Home at last! I've missed my computer and checking in with all my blogger friends. I tried it on dial-up where I was staying, but that was impossible. So now it may take me a few evenings to catch up with you all. I can't wait to see what I've missed! Thank you for all your beautiful comments and support--it means so much to me.
The colonial style house where I've been petsitting has a beautiful door with a shock of corn hanging on it. Very New England. One morning on my way out I spotted some dried grass on the step. Looking up I found the beginnings of a bird's nest in the husks of the corn. I stopped using that door and the nest progressed over a couple of days. I looked every day but never saw the builder. After a couple of weeks, I looked all around. No bird in sight. I reached my camera up and snapped this picture:
Look at that blue! So intense, that blue--she had to be a robin. We had a few hot days around that time and I still never saw her around. Then it started to get cool again. One evening as I came home she was sitting on the nest. She never moved. The glare of the headlights didn't faze her. I drove into the garage and moved slowly, so not to scare her.
The next morning there she was. I walked around the car, got my camera out and took some pictures. Shutting car doors and driving out of the garage didn't move her. Over the next week she was sitting on those eggs every time I looked. Stoic little robin!
The homeowner is awestruck--she considers it a true blessing. I'll be back there in a couple of weeks. Maybe there will be 3 little squeakers then! I'll let you know how it turns out.
I had Mom and her sister and my niece over for lunch on Mothers' Day. Fresh pea soup with goat yogurt, local asparagus, sauteed ginger shrimp and a nice green salad. A lovely light lunch for the ladies. Knowing that at least one brother would show up, I got a loaf of bread and some goat cheese (a few of us are lactose intolerant). I ended up with all 3 brothers and a nephew-8 people in all. We finished the meal with Trader Joe's Sweet 16, a dessert tray of 16 little treats topped with whipped organic heavy cream and lemon curd. (Yes, I did have some whipped cream!) A nice meal, good stories and gifts. A happy Mother's Day.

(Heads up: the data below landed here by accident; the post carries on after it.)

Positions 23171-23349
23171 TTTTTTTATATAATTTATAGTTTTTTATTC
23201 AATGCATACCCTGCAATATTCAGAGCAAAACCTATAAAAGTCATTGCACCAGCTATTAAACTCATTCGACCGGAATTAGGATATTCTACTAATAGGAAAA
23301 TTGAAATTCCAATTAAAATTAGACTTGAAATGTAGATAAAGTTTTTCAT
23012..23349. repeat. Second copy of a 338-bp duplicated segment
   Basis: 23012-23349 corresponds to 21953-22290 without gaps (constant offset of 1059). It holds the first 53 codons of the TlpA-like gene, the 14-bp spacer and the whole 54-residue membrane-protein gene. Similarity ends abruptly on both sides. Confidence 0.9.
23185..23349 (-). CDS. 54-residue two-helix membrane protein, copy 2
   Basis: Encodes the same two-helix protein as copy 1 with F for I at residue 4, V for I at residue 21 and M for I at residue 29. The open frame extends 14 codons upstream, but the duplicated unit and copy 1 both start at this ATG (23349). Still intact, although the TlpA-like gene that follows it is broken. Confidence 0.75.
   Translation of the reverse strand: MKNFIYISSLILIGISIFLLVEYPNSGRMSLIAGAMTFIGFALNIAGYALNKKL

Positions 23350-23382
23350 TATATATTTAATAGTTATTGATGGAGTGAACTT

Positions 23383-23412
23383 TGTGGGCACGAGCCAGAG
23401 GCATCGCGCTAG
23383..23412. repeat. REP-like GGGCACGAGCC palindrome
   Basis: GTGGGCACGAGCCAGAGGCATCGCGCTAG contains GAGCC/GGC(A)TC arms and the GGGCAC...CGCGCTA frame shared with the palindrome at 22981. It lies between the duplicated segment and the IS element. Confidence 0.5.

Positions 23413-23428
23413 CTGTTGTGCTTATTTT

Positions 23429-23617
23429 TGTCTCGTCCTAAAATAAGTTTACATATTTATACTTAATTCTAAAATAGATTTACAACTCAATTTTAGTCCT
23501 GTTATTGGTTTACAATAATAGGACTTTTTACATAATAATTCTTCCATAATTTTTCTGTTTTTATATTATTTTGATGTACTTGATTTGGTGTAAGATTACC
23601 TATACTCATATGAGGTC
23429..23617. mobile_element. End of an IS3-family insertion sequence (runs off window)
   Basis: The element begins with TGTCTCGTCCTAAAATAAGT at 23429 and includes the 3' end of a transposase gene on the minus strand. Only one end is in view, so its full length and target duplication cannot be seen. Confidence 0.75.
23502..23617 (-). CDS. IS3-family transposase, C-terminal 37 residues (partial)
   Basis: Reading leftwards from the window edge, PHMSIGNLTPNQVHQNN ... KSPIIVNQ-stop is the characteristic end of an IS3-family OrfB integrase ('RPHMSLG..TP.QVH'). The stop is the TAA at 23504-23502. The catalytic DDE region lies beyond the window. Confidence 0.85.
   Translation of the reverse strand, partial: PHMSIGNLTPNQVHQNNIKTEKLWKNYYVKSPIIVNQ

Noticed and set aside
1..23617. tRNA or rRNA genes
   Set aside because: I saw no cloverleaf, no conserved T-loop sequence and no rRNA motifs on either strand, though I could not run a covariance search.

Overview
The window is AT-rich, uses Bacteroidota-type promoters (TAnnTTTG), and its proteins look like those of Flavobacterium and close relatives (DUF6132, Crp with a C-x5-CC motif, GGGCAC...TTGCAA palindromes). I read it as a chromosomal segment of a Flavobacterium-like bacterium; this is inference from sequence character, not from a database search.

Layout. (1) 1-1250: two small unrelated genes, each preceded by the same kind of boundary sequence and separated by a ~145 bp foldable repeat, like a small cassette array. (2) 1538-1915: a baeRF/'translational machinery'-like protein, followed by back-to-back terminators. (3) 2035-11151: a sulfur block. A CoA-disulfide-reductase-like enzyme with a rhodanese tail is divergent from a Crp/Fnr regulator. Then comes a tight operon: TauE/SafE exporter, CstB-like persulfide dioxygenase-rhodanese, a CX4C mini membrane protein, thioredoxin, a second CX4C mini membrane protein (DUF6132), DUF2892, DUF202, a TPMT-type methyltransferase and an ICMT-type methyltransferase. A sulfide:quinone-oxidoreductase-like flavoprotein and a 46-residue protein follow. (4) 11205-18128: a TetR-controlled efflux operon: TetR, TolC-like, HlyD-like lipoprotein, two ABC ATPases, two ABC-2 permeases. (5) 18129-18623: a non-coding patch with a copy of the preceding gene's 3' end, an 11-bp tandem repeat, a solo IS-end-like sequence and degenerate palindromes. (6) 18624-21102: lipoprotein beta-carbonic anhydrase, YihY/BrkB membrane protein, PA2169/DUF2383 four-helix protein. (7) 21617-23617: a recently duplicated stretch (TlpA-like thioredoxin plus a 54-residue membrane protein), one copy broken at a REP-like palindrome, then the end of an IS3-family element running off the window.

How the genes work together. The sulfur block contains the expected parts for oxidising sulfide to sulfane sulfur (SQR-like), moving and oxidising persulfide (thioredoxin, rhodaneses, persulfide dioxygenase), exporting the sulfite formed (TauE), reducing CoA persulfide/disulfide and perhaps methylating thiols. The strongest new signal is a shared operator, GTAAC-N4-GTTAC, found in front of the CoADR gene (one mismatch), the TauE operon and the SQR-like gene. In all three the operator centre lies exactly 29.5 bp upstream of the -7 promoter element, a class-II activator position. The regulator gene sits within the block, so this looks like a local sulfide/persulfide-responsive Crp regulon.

Driving Mom home later, we noticed that the ladyslippers were in bloom! They usually bloom on Memorial day or thereabouts--this year they are 3 weeks early--and it was cold that day!
Ladyslippers always remind me of Dad. In July of 2004 he passed away after many strokes and illnesses. We had had to place him in a nursing home for his last 18 months. He had lost much of his speech and memory by the end. He and Mom had agreed that when he died, we would scatter his ashes in the ladyslippers.
The following year we had a Memorial Day service for Dad and his brother Jake who had passed away 6 months later. That day we all went to Mom's and got the ashes and walked around the yard and into the woods to all the ladyslippers. We told stories about Dad as we walked through the woods, each of us, including Dad's grandkids, taking handfuls of ashes and sprinkling them everywhere we saw the flowers. Richard finished by leaving a few ashes next door at the farm where Dad was born and grew up, and some in the brook that runs through the woods.
Ladyslippers are orchids and they require very specific growing conditions. I worried that all those ashes might upset the balance and damage the plants. But Lo! The next year, there were more ladyslippers than ever. It seems that every year there are more and more. Dad wasn't a great gardener in life, but now he's showing us!
This Spring everything has bloomed 3 weeks early. It was a remarkably beautiful, lush, blossomy Spring. All I can think of is "stoic little flowers!" We all got excited and planted flowers and seeds. Now we are having a cold snap with heavy winds. Who knows what next week will bring. I'm hoping for calm winds and warm days so I can get out in my kayak. Dreaming on...